The Supreme Court on Friday ruled that the Justice Department overstepped by charging hundreds of people who rioted at the US Capitol on January 6, 2021, with obstruction in a decision that could force prosecutors to reopen some of those cases.

The Supreme Court on Friday ruled that the Justice Department overstepped by charging hundreds of people who rioted at the US Capitol on January 6, 2021, with obstruction in a decision that could force prosecutors to reopen some of those cases.

At the same time, the high court ruled that the charge could be filed against the rioters if prosecutors are able to demonstrate they were attempting not just to push their way into the building but rather to stop the arrival of certificates used to count electoral votes and certify the results of the election.

The high court’s decision means that special counsel Jack Smith is likely to continue to pursue the same charge against former President Donald Trump.

Chief Justice John Roberts wrote the opinion for a 6-3 majority that included mostly conservatives and one liberal, Justice Ketanji Brown Jackson. Justice Amy Coney Barrett filed a dissenting opinion that was joined by Justices Sonia Sotomayor and Elena Kagan.

Roberts barely mentioned the attack on the US Capitol that precipitated the charges, focusing heavily on a detailed discussion of the text of the law. Roberts noted that the breach “of the Capitol caused members of Congress to evacuate the chambers and delayed the certification process.”

Roberts argued that if Congress intended for prosecutors to be able to tack 20-year prison sentences onto the kind of conduct witnessed on January 6, 2021, lawmakers would have said so.


“Nothing in the text or statutory history suggests that (the law) is designed to impose up to 20 years’ imprisonment on essentially all defendants who commit obstruction of justice in any way and who might be subject to lesser penalties under more specific obstruction statutes,” Roberts wrote.

  • The US Supreme Court has made several major rulings on Friday

  • It has ruled that a specific law focused on financial crime was improperly used to prosecute hundreds of Capitol riot defendants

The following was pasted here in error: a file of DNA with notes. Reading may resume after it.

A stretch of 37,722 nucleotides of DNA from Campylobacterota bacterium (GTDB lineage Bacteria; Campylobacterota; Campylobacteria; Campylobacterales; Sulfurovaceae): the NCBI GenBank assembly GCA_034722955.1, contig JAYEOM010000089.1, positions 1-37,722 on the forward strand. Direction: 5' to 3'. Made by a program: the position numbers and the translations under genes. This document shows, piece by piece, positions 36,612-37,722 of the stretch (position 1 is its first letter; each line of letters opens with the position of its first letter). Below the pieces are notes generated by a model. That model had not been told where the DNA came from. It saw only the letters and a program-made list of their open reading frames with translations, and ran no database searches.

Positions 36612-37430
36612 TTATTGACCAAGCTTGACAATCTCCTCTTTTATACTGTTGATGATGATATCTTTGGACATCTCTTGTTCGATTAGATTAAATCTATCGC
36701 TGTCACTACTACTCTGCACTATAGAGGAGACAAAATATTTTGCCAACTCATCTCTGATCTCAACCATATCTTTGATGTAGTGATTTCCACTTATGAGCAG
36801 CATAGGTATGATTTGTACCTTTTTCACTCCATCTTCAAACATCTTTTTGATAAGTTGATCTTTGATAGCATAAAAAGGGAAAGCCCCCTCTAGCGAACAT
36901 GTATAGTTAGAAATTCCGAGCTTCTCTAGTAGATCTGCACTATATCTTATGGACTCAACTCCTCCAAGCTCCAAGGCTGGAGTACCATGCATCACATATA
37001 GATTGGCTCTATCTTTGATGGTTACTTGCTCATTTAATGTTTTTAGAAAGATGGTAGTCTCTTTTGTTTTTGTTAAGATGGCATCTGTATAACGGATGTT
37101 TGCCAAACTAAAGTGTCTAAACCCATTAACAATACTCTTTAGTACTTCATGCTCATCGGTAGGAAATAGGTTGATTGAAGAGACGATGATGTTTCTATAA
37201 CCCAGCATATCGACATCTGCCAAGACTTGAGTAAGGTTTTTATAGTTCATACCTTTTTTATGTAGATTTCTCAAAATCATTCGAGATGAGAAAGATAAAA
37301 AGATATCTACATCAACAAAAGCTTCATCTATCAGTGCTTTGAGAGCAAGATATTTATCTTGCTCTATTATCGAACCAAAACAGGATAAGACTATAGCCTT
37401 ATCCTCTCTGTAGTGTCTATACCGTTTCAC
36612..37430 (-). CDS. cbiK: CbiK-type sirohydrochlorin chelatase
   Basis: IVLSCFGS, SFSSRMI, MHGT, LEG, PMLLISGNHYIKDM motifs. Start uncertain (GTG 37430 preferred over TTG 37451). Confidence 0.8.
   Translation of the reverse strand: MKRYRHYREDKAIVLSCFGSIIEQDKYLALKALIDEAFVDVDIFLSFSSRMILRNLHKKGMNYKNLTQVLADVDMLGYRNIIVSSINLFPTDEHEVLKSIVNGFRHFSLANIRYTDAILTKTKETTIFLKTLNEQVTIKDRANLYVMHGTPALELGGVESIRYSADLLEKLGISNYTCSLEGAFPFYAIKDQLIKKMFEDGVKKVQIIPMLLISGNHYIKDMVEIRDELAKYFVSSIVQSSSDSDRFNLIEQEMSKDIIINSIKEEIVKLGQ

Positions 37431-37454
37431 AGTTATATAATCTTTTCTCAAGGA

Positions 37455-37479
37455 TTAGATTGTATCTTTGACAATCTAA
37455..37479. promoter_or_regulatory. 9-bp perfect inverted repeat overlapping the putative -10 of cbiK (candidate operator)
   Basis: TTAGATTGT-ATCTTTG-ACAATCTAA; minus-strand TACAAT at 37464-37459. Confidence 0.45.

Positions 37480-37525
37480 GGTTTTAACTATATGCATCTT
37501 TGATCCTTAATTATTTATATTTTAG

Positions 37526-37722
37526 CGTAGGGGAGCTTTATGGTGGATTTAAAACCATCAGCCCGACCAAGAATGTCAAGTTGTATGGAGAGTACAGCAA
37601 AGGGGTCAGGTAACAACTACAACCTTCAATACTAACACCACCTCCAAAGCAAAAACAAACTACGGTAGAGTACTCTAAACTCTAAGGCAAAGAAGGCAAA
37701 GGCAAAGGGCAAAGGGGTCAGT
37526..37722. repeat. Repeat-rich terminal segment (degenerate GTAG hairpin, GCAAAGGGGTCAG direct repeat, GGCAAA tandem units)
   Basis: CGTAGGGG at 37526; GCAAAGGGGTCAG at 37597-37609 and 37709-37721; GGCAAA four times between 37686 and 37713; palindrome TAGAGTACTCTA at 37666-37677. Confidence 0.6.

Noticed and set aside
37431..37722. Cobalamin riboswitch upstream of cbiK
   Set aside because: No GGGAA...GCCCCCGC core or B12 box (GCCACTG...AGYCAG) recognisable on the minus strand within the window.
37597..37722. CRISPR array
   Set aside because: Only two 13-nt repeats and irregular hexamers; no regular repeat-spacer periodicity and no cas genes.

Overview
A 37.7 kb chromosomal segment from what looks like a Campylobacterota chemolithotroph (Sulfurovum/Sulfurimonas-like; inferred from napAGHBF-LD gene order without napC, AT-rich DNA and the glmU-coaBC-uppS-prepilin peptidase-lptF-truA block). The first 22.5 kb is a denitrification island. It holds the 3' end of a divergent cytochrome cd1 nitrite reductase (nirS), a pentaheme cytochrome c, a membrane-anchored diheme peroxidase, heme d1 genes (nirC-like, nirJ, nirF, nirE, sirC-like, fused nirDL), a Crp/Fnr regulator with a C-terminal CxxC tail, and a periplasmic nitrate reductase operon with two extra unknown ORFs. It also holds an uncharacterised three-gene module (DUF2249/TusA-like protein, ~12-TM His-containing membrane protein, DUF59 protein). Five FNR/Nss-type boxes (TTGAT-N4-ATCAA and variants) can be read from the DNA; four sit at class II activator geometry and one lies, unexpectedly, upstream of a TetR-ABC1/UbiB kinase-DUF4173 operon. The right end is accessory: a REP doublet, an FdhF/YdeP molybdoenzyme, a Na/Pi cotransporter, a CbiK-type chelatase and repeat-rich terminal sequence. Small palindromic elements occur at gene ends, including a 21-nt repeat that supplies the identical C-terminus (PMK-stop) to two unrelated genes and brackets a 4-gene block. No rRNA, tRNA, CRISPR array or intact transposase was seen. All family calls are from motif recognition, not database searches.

• It has thrown out the 40-year-old “Chevron deference” – a major decision affecting how federal government functions and the limits of its power

  • Justices also ruled that an Oregon town is not violating the Constitution by punishing homeless people for sleeping rough

  • The court still needs to rule on matters including whether Trump should be immune from criminal prosecution

  • The court goes on recess over the summer, meaning that it is running out of time to issue opinions on some of its most closely watched cases

    Washington — The Supreme Court on Friday ruled in favor of a former Pennsylvania police officer who was charged with obstructing an official proceeding after he entered the U.S. Capitol building on Jan. 6, 2021, and narrowed the Justice Department’s use of a federal obstruction statute leveled against scores of people who breached the building where Congress had convened to count state electoral votes.

    The court ruled 6-3 in finding that to prove a violation of the obstruction law, the government must show that the defendant impaired the availability or integrity of records, documents or other objects used in an official proceeding. Justice Ketanji Brown Jackson joined five conservatives in the majority, while Justice Amy Coney Barrett sided with the two other liberals.

    The case was sent back to the lower court for further proceedings, and the court said it can assess the sufficiency of the obstruction charge brought against defendant Joseph Fischer in light of its ruling.